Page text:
Medications/Other Drugs and Breastfeeding
Certain medications are known to be dangerous to infants and can be passed to your infant in your breast milk. Women taking the following medicines should speak with their health care providers before considering breastfeeding:
- Antiretroviral medications (for HIV/AIDS treatment)
- Birth-control medications containing estrogen, until breastfeeding has been well established
- Cancer chemotherapy agents
- Illegal drugs
- Certain medications prescribed to treat migraines, such as ergot alkaloids
- Mood stabilizers, such as lithium and lamotrigine
- Sleep-aid medicines
- In addition, women who are undergoing radiation therapy should not breastfeed, although some therapies may require only a brief interruption of breastfeeding.
The above list of medications and other drugs is only a guideline. Before breastfeeding, you should speak with your health care provider about all medications that you are taking. These include prescribed medications, over-the-counter medicines, vitamins, and herbal therapies.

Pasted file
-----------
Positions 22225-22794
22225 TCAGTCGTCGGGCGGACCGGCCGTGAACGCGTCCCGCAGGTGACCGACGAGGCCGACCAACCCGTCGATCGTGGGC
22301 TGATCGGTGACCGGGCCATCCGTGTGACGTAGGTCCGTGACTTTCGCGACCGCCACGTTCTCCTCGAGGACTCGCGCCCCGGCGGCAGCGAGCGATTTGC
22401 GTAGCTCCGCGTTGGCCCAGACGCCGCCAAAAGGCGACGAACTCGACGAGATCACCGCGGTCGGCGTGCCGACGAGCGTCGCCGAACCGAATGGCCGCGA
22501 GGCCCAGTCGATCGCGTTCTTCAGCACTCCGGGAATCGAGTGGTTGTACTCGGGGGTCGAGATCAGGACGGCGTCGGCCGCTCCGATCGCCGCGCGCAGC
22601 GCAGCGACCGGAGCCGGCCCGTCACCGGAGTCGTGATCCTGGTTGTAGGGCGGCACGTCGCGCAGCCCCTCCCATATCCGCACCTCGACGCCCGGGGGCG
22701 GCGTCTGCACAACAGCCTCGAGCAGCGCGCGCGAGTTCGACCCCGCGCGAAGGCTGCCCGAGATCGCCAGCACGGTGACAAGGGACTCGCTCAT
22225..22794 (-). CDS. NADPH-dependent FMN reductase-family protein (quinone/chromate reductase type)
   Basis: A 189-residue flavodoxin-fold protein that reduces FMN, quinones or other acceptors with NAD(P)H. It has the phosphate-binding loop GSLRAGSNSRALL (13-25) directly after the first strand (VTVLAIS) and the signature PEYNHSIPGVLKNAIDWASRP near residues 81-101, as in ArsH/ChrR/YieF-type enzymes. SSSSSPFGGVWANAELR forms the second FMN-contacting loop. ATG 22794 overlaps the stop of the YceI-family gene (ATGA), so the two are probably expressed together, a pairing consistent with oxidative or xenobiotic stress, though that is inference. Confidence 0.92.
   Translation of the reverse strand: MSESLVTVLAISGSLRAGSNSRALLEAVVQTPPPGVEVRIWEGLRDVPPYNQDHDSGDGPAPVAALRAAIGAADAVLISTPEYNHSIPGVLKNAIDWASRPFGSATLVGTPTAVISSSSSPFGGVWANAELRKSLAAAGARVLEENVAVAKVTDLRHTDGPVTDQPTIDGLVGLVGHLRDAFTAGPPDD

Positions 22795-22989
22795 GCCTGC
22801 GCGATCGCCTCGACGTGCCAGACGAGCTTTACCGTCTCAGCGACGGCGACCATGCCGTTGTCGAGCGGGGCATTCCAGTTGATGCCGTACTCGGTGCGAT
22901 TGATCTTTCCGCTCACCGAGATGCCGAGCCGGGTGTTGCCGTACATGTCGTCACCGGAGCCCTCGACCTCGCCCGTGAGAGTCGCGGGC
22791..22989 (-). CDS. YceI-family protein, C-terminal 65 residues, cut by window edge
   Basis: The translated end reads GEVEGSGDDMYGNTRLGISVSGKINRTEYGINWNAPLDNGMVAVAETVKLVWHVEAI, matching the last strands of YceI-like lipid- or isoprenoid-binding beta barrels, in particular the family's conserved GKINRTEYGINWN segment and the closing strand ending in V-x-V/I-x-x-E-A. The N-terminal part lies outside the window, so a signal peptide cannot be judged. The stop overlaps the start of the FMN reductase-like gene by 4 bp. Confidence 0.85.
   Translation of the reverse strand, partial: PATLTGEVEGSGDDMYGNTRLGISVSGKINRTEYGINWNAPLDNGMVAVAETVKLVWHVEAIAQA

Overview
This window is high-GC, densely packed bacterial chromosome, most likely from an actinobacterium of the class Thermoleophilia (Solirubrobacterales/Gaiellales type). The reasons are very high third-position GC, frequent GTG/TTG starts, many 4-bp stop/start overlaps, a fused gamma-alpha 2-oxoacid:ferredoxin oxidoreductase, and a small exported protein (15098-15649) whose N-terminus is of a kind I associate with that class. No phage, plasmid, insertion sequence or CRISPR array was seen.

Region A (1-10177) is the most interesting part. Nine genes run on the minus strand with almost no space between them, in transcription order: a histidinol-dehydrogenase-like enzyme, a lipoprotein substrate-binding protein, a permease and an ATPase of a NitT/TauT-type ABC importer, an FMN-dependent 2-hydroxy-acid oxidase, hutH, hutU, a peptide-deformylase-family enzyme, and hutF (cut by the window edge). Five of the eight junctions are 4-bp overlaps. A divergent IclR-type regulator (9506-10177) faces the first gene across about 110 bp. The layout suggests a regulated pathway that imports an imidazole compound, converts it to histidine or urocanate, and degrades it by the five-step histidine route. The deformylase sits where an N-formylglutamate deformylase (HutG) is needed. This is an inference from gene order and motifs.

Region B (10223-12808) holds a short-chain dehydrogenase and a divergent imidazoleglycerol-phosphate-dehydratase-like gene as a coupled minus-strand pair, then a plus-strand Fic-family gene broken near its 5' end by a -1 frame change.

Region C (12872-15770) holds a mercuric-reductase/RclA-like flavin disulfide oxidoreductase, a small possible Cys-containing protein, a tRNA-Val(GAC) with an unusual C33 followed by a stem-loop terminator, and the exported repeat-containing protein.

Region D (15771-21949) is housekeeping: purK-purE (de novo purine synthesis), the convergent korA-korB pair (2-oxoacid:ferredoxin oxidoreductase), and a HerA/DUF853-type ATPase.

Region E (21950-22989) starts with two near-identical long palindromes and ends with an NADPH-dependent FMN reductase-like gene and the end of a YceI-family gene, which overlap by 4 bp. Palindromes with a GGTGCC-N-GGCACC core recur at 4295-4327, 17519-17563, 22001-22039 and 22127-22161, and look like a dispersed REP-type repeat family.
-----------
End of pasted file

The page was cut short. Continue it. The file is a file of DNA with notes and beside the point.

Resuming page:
Medications that are safe during pregnancy may also be safe for you to continue while you are breastfeeding, although you should check with your health care provider to make sure they are safe before you breastfeed.5
Contact your infant’s health care provider if you see any signs of a reaction to your breast milk in your infant, such as diarrhea, excessive crying, or sleepiness.
Health Conditions and Breastfeeding
Women with certain illnesses and infections may be advised not to breastfeed because of the danger of passing the illness or infection to the breastfed infant.
If you have any of the following conditions, breastfeeding your infant is NOT advised. For more information, speak with your health care provider:
- Infection with HIV
- Infection with human T-cell lymphotropic virus type I or type II
- Untreated, active tuberculosis
- If you are sick with the flu, including the H1N1 flu (also called the swine flu), you should not stop feeding your infant expressed milk. You should avoid being near your infant, however, so that you do not infect him or her. To avoid infecting your infant, someone who is not sick should give your infant your expressed milk.